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Don’t get me wrong. I do not blame it all on the West; we are all complicit in this; we have to admit it is we who are refusing to get off the hamster wheel. It is we Syrians who have come to despise our faiths, our land, and our crafts because we are told that these are the root of our problems. And it is we who have surrendered to all kinds of corruption and self-interest in every possible field, so that we hardly recognise who we have become.

That’s why we watch the international community convening month after month and year after year to grapple with the vexed problem of Syria, but the truth is no one seems to be looking further than the constantly cracking surface. We forget one kernel of truth, namely that it is always those who haven’t built, those who have lost the sense of home, who are the first to revolt. When the business of war in this region has started to fade away, the business of reconstruction will be introduced instead. The ground is already being prepared by all of the parties and in different parts of the world, and the mood is shifting from emergency to investment.

But we have to ask ourselves, is this the kind of building that is going to solve our problems? Is it going to offer the home that we have so painfully lost? I’m doubtful, because nothing indicates that anyone remembers the process by which our home was destroyed. No one remembers the destruction of craft and property rights, or how the attack on religion was planned, or the stretching of economic rifts beneath false sectarian labels. No one remembers how the separation and urban isolation of competing territories was introduced, or how a culture of shame was used to suppress any possible perception of what really mattered to people.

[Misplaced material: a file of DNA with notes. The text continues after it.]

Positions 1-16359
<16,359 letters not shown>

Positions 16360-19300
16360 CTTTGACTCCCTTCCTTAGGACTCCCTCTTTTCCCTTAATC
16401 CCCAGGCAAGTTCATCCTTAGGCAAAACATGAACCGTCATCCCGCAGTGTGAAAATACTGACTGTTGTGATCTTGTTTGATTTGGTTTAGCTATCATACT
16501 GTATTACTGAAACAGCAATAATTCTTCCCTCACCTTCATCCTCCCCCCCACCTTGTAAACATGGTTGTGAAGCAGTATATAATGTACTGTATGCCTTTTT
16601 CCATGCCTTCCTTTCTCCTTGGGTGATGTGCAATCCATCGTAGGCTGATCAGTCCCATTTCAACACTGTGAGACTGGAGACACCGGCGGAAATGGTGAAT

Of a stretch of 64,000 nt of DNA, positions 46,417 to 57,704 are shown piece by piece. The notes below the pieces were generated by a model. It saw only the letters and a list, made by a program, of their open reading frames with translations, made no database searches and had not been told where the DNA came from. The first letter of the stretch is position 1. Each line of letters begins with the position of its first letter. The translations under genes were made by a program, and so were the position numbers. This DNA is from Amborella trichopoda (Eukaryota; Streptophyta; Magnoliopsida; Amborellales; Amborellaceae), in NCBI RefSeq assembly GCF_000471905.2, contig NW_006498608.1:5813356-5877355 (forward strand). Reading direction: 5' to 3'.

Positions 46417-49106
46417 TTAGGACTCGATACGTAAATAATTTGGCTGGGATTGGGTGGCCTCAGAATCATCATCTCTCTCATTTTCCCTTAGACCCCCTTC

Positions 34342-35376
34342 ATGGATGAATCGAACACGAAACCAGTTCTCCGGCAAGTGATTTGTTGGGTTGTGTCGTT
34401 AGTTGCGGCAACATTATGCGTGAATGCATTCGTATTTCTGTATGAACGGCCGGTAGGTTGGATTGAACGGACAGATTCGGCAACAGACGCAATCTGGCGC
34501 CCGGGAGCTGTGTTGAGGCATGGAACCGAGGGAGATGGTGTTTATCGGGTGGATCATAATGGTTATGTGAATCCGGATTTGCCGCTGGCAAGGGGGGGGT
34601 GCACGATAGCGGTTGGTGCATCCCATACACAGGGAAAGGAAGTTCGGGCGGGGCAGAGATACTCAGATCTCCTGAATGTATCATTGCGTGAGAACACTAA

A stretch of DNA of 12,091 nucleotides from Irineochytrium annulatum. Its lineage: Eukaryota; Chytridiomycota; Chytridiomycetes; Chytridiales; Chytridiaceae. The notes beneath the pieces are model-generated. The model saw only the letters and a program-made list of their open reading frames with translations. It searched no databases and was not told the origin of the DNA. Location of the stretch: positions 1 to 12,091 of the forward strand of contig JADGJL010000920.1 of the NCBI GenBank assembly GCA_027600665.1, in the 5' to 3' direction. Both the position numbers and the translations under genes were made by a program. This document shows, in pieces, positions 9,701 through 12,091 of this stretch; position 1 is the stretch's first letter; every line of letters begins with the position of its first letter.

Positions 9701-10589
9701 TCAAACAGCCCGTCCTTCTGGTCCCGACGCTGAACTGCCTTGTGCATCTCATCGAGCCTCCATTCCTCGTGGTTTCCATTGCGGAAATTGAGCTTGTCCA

Few still see any hope left in this apocalyptic place; yet many seem content with the few islands that could result for reconstruction. It doesn’t really seem to matter if it all “falls off the wagon” (and history shows it most definitely will) as long as there’s enough time for buildings to be erected and sold on. The only problem is that there can be no space for peace if we are to accept investment as a replacement for war, secularism for religion, division for cohesion, routine employment for craft and production. Because none of those improvised solutions will bring back the trust, neighbourliness and shared love of home that our communities once enjoyed.
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An Gíogóir
September 4th, 2017
2:09 PM
Talk about a one sided account. It is indeed true, that in some cases, Christians were protected by their immediate neighbours. But it was solely because of Western intervention that the Christians of the area weren't exterminated, as they were in Anatolia.

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